. Due to the extremely fast rate that an electrical voltage can change and the instantanious effect this has on phosphoric reaction, the panels are good for fast sports.
. You can see the image totally accuratley from all front angles.
. Phosphor is a tried and tested medium and lifespan is accurate due to this

THE DISADVANTAGES

. If one of the millions of electrodes in the panel fails you will have a dead pixel :( however they always die black (a good thing) and you probably wont notice it
. They usually use more electricity than LCD , but with >2009 panels the gap is negligable.
. The technology is expensive to produce and the cost is higher as a result
. they are heavy - not a problem unless you have stud walls - that takes a bit of thinking to wallmount, but is possible.
. Phosphor degrades with usage, blue goes faster than red or green ( they put more blue in and enough to give a halflife of 20 years to help)
. The edges of the cells are tapered so you cant see the "waffle" this means the pic is not as sharp as the competition
. Preferably transported upright or at a push on its back - but NEVER on its front as the phospher will get knocked as it is transported

LIGHT EMITTING DIODE (L.E.D)


LED is fairly new on the scene and is essentially the same as an lcd but with the backlight chopped out and replaced with either sidelit or backlit LED's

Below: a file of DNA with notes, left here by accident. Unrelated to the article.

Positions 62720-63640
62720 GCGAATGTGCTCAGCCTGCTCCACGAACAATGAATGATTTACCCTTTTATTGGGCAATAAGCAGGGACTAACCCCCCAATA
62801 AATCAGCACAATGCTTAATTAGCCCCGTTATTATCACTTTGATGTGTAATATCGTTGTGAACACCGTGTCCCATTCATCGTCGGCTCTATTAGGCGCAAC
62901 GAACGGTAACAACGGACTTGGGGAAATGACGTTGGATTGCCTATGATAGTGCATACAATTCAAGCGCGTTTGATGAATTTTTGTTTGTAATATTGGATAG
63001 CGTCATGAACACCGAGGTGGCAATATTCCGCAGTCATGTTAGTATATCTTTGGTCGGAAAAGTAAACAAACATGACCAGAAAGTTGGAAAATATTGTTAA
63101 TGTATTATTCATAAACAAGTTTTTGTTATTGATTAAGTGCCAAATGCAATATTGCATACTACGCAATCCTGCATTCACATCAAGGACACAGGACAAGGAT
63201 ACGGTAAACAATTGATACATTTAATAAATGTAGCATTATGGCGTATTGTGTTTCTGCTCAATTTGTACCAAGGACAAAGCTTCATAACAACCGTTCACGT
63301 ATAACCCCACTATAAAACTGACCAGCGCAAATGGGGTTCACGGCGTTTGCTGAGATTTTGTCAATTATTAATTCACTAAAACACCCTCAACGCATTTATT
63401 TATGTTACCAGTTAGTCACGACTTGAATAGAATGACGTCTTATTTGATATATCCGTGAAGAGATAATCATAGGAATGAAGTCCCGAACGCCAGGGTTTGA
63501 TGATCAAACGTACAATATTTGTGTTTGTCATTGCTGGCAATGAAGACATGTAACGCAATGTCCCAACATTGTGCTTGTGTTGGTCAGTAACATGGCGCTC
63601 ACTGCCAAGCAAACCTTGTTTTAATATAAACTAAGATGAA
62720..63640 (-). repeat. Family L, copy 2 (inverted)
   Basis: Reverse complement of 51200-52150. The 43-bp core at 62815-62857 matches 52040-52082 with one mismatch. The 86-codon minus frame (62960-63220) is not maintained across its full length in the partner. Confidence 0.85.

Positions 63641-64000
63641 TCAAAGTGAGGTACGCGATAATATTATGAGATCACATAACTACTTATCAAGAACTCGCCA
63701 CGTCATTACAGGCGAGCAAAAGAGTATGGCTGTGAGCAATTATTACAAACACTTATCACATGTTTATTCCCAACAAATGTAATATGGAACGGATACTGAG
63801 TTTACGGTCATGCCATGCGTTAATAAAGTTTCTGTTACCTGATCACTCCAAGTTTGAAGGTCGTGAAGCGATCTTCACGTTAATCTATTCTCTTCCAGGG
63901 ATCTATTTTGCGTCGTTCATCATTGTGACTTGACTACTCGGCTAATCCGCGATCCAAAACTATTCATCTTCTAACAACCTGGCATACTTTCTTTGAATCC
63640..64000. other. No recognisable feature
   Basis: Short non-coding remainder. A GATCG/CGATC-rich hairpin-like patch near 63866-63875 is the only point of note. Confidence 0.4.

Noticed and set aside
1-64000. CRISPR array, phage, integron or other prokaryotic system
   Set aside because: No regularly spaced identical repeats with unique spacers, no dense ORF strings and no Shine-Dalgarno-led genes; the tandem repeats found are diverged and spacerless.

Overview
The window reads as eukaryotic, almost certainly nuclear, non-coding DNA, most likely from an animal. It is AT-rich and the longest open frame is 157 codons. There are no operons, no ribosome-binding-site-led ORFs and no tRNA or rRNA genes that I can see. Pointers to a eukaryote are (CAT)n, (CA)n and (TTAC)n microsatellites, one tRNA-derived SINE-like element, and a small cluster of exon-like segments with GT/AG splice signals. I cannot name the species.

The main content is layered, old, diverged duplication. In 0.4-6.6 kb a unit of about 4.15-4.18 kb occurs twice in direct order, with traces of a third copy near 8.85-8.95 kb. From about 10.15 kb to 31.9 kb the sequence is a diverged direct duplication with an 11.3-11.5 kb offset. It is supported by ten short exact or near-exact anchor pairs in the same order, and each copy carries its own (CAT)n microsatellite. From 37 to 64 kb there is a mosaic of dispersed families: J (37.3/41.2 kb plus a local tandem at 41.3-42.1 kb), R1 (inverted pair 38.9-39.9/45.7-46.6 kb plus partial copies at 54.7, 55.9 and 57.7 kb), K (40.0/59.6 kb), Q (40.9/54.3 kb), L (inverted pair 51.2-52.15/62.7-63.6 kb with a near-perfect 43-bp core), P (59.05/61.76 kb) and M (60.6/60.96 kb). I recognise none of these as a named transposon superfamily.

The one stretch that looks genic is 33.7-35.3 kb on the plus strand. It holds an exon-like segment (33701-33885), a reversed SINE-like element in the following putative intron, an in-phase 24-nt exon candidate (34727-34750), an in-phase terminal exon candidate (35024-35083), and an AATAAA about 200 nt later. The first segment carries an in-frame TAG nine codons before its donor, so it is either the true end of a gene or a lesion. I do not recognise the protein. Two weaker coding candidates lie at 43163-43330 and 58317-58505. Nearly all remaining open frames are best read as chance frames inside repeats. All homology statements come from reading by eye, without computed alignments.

The sidelit versions are the ultra thin ones but can suffer from a searchlight effect on high contrast scenes.
The backlit versions dont suffer from the searchlight effect.
They let through too much might, smoothing details out from pictures
Lifespan is uncertain




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WHAT SIZE?

Only you know what size will be right for you, however for living room applications there is a few tips to help.
If you are upgrading from a square (4:3) television measure the HEIGHT of the screen, not width - and compare this to the height on the new television - this will give you the modern equivelent (26" 16:9 is basically a 20" 4:3 but with the widescreen added on)
There is a sticky that explains the common rules in more detail